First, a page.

Video

Video Liberia's Almost Last Ebola Patient Grateful but Still Grieving

Beatrice Yardolo was to make history as Liberia’s last Ebola patient. Liberians recently started counting down 42 days, the period that has to go by without a single new infection until the World Health Organization can declare a country Ebola-free. That countdown stopped on March 20 when there was another new case of Ebola, making Yardolo’s story a reminder that Ebola is far from over. Benno Muchler reports from Monrovia.
Video

Video Cambodian Land Grabs Threaten Traditional Communities

Indigenous communities in Cambodia's Ratanakiri province say the government’s economic land concession policy is taking away their land and traditional way of life, making many fear that their identity will soon be lost. Local authorities, though, have denied this is the case. VOA's Say Mony went to investigate and filed this report, narrated by Colin Lovett.
Video

Video US, South Korea Conduct Joint Military Exercises

The Eighth U.S. Army Division and the Eighth Republic of Korea Mechanized Infantry Division put on a well orchestrated show of force for the media this week during their joint military training exercises in South Korea. VOA’s Seoul correspondent Brian Padden was there and reports the soldiers were well disciplined both in conducting a complex live fire exercise and in staying on message with the press.
Video

Video Space Program Status Disappoints 'Last Man on the Moon'

One of the films that drew big crowds last week at the annual South by Southwest festival in Austin, Texas, tells the story of the last human being to stand on the moon, U.S. astronaut Eugene Cernan. It has been 42 years since Cernan returned from the moon and he laments that no one else has gone there since. VOA’s Greg Flakus reports.
Video

Video Young Filmmakers Shine Spotlight on Giving Back

A group of student filmmakers from across the United States joined President Barack Obama at the White House this month for the second annual White House Student Film Festival. Fifteen short films were officially selected from more than 1,500 entries by students aged 6 through 18. The filmmakers and their families then joined the president and a group of celebrities for a screening of their films. VOA’s Julie Taboh reports.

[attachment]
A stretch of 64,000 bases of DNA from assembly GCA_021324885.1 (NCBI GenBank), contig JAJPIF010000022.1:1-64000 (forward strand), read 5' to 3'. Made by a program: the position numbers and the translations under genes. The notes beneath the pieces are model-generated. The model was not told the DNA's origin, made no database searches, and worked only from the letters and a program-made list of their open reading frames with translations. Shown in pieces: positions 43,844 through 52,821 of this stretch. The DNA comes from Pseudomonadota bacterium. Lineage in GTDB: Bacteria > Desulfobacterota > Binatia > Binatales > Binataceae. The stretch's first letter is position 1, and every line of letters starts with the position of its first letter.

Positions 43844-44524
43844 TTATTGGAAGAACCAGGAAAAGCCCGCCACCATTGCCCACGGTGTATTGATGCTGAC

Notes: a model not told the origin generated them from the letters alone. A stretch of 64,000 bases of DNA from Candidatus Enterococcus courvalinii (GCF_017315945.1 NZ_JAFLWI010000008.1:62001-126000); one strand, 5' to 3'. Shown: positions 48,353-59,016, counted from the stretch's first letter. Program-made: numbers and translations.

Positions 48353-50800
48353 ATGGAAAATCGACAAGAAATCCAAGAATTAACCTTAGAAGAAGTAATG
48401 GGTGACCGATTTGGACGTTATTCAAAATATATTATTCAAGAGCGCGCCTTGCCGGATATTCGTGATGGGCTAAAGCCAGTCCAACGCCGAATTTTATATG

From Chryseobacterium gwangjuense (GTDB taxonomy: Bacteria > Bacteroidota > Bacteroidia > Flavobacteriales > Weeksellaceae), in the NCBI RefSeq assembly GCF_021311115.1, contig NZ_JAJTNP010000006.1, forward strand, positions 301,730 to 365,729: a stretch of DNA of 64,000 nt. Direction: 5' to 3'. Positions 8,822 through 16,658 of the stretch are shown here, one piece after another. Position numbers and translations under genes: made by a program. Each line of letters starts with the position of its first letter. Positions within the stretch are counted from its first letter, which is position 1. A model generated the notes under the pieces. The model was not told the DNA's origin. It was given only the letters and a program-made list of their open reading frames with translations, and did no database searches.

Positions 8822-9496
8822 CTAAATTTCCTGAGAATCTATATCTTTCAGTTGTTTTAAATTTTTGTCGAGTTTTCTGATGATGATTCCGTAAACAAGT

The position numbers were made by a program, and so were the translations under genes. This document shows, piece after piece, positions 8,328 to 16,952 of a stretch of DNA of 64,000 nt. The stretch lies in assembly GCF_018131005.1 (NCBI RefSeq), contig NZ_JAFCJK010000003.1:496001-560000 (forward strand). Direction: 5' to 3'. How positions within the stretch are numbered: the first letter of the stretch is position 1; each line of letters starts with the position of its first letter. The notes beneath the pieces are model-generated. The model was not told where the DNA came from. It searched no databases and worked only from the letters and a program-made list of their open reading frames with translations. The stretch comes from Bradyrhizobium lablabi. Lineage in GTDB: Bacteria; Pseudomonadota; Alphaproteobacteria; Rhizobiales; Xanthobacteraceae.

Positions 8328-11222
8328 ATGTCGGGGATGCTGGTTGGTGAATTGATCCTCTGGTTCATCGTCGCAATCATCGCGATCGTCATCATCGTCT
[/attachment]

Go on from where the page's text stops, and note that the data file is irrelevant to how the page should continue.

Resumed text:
Video

Video VOA Exclusive: Interview with Afghan President Ashraf Ghani

Afghan President Ashraf Ghani, during his first visit as president to Washington, gave a one-on-one interview with VOA Afghan Service reporter Said Suleiman Ashna, about his request for a change in U.S. troop levels, the threat from the Islamic State, and repairing relations with the United States and Pakistan. The interview was held at Blair House, late Sunday, in Pashto.
Video

Video California Science Center Tells Story of Dead Sea Scrolls

The ancient manuscripts were uncovered in the mid-20th century, and they are still yielding clues about life and religious beliefs in ancient Israel. As VOA's Mike O'Sullivan reports, an exhibit in Los Angeles shows how modern science is bringing the history of these ancient documents to life.
Video

Video Angelina Jolie Takes Another Bold Step

Hollywood actress and filmmaker Angelina Jolie has revealed she had her ovaries and fallopian tubes removed to lower her odds of getting cancer. Doctors say the huge publicity over her decision will help raise awareness about the importance of cancer screening. VOA’s George Putic has more

All About America

Circumventing Censorship

An Internet Primer for Healthy Web Habits

As surveillance and censoring technologies advance, so, too, do new tools for your computer or mobile device that help protect your privacy and break through Internet censorship.
More